That said, Microsoft has designed its Windows 8 tablets to be full-fledged computers, running the same Windows 8 software that will run on computers. Microsoft founder and former CEO Bill Gates told journalist Charlie Rose in an interview, "You don't have to make a compromise. You can have everything you like about a tablet and everything you like about a PC all in one device. And so that should change the way people look at things."
Meanwhile, Apple's iPad runs its mobile operating system iOS. This means that these devices will never have the same power as the MacBooks running OS X. And they won't share apps.
But here's where things get confusing. Microsoft will be offering two versions of its Surface tablets. There will be a more expensive version that will be geared toward productivity, which will run Windows 8. And there will also be a less expensive version that runs a lighter, more basic OS, the Surface RT. These less expensive tablets will run only apps, much like the iPad.
So even though the Windows 8 Surface tablet may be a better device geared toward blogging and other content creation, it will likely cost a lot more. At that point, you'll have to ask yourself if it's worth spending that much money on another device, when you already have a laptop.
My advice to you is to wait a bit longer to see how this market shakes out. I don't think that the iPad is a great replacement for a laptop yet. That may change in the future, but right now, it's still a stretch. But if you'd also like to read magazines, watch video and use a whole host of other really cool apps on a tablet, then the iPad is a great device. And if that's your primary reason for wanting a tablet, then go ahead and buy one. But if you really want something to replace your laptop, you should wait.
I hope this advice was helpful. And good luck!
Can a tablet replace my cellphone?
My husband and I are not smart phone users. We have a "dumb" cell phone, and it only gets used infrequently when one of us travels. However, we are going on a trip together, and we would like to have email access with us, as well as a phone. Can a "tablet" serve both functions?
Tablets are great for e-mailing, Web surfing, watching movies and TV shows, and reading magazines and books. And I think it's a great gadget to take with you on your vacation.
Depending on which tablet you buy and which version of that tablet you buy, you may or may not have a carrier radio in your device. For example, the Amazon Kindle Fire and Google Android Nexus 7 tablets are low-cost tablets that are Wi-Fi only. This means that they only access the Internet when you're in a Wi-Fi hotspot. This may be fine if you just want to send emails or update Facebook once a day while traveling. But it means you won't be connected to the Internet at all times. And if you're using it as a "phone" that means you won't be able to make or receive phone calls if you're outside a Wi-Fi hotspot.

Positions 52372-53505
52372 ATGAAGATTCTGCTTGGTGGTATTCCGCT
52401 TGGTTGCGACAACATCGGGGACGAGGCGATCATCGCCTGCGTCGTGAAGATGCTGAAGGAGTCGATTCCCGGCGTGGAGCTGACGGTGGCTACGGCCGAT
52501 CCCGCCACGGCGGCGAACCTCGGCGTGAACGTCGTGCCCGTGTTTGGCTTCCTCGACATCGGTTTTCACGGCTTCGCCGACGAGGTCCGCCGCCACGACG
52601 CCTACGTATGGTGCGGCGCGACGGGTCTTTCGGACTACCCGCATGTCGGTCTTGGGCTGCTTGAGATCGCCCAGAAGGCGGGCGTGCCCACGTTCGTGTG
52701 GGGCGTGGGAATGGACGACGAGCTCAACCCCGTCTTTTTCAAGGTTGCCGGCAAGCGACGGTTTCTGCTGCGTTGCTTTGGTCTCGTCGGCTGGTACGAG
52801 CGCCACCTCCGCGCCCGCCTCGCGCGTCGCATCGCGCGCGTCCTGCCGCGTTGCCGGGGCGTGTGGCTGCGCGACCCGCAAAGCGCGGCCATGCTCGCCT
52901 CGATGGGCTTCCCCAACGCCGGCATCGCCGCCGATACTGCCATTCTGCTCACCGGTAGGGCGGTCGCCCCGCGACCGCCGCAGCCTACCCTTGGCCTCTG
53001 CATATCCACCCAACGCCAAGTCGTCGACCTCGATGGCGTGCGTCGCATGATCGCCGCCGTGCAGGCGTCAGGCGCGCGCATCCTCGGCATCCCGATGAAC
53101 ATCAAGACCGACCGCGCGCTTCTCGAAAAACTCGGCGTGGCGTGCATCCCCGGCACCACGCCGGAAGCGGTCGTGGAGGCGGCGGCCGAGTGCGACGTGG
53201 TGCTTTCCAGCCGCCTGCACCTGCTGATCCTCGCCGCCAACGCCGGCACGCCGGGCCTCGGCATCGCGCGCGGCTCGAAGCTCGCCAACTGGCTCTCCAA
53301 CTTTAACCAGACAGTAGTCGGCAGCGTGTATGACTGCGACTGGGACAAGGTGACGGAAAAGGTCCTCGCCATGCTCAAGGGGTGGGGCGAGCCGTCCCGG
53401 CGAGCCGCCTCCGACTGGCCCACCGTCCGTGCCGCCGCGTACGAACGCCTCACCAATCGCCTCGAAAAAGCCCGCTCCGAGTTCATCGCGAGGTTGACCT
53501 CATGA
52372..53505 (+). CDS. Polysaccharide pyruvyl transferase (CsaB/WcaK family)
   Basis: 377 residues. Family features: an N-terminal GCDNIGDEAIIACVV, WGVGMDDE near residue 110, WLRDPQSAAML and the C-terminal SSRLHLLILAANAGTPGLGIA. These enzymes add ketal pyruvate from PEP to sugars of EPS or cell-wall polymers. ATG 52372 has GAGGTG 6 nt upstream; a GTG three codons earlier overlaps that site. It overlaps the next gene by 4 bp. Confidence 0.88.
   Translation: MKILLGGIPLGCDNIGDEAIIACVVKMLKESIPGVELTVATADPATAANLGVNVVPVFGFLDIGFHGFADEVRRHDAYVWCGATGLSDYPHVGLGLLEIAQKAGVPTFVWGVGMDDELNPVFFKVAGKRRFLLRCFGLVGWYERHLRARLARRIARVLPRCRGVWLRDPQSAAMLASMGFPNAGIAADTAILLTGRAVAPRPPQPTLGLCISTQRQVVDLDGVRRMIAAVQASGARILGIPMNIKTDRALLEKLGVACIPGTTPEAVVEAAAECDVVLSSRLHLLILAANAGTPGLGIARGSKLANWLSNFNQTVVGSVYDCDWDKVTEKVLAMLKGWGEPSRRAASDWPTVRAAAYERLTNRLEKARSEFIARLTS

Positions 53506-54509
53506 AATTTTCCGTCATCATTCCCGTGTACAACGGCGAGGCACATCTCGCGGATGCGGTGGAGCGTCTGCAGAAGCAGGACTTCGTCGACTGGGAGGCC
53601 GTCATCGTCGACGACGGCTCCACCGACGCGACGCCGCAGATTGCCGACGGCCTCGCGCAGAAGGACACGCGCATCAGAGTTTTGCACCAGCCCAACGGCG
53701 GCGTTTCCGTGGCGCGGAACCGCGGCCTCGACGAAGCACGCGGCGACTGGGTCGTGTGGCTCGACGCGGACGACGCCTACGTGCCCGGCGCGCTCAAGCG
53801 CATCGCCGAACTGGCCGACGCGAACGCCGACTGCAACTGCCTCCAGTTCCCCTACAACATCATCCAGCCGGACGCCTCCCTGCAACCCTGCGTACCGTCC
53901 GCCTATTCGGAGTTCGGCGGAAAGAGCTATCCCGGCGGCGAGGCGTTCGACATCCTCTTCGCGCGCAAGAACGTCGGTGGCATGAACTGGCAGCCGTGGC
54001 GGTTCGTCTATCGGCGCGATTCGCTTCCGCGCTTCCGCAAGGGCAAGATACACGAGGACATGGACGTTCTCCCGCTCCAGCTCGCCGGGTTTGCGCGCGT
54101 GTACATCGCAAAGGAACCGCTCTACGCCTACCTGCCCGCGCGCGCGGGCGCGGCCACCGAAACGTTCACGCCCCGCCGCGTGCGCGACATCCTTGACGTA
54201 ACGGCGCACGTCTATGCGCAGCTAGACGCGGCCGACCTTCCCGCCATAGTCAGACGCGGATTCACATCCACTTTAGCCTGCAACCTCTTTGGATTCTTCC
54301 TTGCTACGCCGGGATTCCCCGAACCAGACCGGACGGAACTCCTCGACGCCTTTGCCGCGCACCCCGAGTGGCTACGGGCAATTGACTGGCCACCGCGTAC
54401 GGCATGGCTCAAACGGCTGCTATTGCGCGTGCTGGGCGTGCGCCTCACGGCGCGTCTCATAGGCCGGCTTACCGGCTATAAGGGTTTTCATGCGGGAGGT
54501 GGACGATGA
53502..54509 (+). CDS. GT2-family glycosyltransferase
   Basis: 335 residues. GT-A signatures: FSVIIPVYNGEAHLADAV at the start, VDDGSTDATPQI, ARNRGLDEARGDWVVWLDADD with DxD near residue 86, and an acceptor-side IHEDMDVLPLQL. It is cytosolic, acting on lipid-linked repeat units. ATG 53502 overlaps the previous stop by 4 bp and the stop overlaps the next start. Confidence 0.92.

By contrast, most carriers offer extensive coverage with their voice networks. And you can typically access this network almost anywhere you are in the U.S. If you're traveling abroad, you'll have to check with your carrier, but you'll likely be able to roam onto other wireless carriers' networks.
Some tablets have carrier radios built in. Apple offers both a Wi-Fi only version and cellular version of its iPad. In the U.S. market, you can get an iPad that works on AT&T's 3G/4G network and another version that works on Verizon's 3G/4G wireless network.
Even though this version of the iPad has a carrier radio in it, it's not the same kind of radio that your phone uses. These radios only accesses the carrier's data network.
You can still make phone calls using your tablet via the data network, but you'll need to install an app, such as Skype. This app uses the data network to make phone calls over the Internet. If you're making calls to other Skype users on a phone or computer, then the call is free, except for the data that you're consuming on the network while making that call. (If you have a 3G or 4G carrier enabled tablet that connects to a wireless operator's network then you'll be paying for a certain amount of megabytes or gigabytes of data.)
If you call another cellphone or landline phone using Skype, you'll have to add money to your Skype account to make those phone calls.
The bottom-line here is that the tablet isn't really a replacement for a phone. If I were you, I'd take both devices with you on vacation. Even though you may not use your "dumb" phone often, you will at least be able to make a phone call if there's an emergency. Relying solely on a voice-over-IP app, like Skype, either on a carrier-enabled tablet or on a Wi-Fi-only tablet, won't give you the same easy access to a phone that you'd have with an actual cellphone.
I hope this explanation makes sense. Enjoy your vacation. And good luck!
Ask Maggie is an advice column that answers readers' wireless and broadband questions. The column now appears twice a week on CNET offering readers a double dosage of Ask Maggie's advice. If you have a question, I'd love to hear from you. Please send me an e-mail at maggie dot reardon at cbs dot com. And please put "Ask Maggie" in the subject header. You can also follow me on Facebook on my Ask Maggie page.